Art Scam Emails
To See The Source Code: Open Emailâ€¦Click on Fileâ€¦Click on Propertiesâ€¦Click on Detailsâ€¦Click on Message Source
First, look at the â€˜Received: fromâ€™ lines. Usually, if there are nothing but a long list of numbers, that should be your first clue. You are also looking for servers that specialize in email spamming accounts. Most will have obvious addresses-like, bulkemail.webmail.servit.com or an obvious program name like Send It Out All Over Pro Ver. XX.X
Second, try to copy the IP address and see if it gets you anywhereâ€¦usually not, but itâ€™s worth a try. They appear in the [ ] and look like this: 000.000.0.00 I must warn you hereâ€¦most of these are set up on servers that rotate the IPâ€™s just for this purpose. Paste the IP in the address bar of your Internet Explorer.
Third, try to do a search for the server/domain. Look at the LAST word before the .com Highlight the last word and .com/.net and do a search for that. exâ€¦ plasa.com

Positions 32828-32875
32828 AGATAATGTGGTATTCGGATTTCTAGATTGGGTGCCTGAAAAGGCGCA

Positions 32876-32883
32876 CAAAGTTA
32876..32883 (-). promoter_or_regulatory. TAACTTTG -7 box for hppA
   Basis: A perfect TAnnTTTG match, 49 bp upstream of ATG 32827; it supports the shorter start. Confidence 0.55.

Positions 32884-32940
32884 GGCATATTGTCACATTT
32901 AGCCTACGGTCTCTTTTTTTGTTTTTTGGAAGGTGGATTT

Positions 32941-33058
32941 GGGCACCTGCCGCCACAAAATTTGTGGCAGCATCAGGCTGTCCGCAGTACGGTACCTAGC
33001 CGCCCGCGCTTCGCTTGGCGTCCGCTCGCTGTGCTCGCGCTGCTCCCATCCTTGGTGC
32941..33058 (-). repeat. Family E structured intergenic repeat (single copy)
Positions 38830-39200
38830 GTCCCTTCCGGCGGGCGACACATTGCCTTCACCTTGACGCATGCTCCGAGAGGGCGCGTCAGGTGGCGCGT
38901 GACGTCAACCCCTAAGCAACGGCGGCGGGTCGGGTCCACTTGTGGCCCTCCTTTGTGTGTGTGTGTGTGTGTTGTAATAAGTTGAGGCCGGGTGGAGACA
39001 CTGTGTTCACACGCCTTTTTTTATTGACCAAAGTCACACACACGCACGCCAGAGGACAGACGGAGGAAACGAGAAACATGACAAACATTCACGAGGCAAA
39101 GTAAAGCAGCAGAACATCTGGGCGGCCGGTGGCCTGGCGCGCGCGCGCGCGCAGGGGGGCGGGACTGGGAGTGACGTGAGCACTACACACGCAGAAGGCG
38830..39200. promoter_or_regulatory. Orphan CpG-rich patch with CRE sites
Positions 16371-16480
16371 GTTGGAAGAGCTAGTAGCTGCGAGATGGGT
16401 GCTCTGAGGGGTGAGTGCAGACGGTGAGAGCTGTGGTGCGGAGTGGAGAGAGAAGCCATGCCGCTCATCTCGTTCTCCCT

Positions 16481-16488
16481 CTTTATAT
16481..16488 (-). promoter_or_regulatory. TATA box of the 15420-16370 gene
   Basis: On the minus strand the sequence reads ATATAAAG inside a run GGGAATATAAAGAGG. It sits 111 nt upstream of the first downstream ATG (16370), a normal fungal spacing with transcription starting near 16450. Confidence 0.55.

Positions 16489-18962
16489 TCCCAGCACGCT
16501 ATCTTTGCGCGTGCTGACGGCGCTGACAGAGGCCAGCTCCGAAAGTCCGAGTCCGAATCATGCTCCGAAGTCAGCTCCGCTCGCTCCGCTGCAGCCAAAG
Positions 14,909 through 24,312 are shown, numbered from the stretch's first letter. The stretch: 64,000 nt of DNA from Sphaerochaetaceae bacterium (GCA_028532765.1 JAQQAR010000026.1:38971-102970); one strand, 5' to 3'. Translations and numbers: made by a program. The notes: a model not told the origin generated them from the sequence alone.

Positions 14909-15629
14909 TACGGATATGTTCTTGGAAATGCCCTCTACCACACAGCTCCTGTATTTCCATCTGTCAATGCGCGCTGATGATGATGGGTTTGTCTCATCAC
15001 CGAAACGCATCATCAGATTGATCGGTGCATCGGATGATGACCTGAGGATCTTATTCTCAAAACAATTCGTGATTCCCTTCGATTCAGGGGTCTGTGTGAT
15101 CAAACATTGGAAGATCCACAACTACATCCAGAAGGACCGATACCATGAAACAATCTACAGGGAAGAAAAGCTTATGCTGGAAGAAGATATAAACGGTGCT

Forth, try to find the last step in the Whois database. Do a search for Whois. Then type in the .com name. You will need to be a detective here. Click on all the available links to search for information. If it is bogus, you will find â€˜piggy-backâ€™ server info with ranges like 000.000.0.000 – 000.000.0.999 If it is legit, you will find registrar information on the owner, admin and like, which you can then contact.
If this all stumps you, then you should go with the old saying, â€œIf it sounds too good to be trueâ€¦it usually is.â€ Also, keep in mind that these people do this for a living, believe it or not, so they are very crafty. Often times, they will only ask for a couple pieces of your work-so to, throw you off the track. If you canâ€™t find bonified information about their companyâ€¦donâ€™t do it!
I hope this helpsâ€¦bj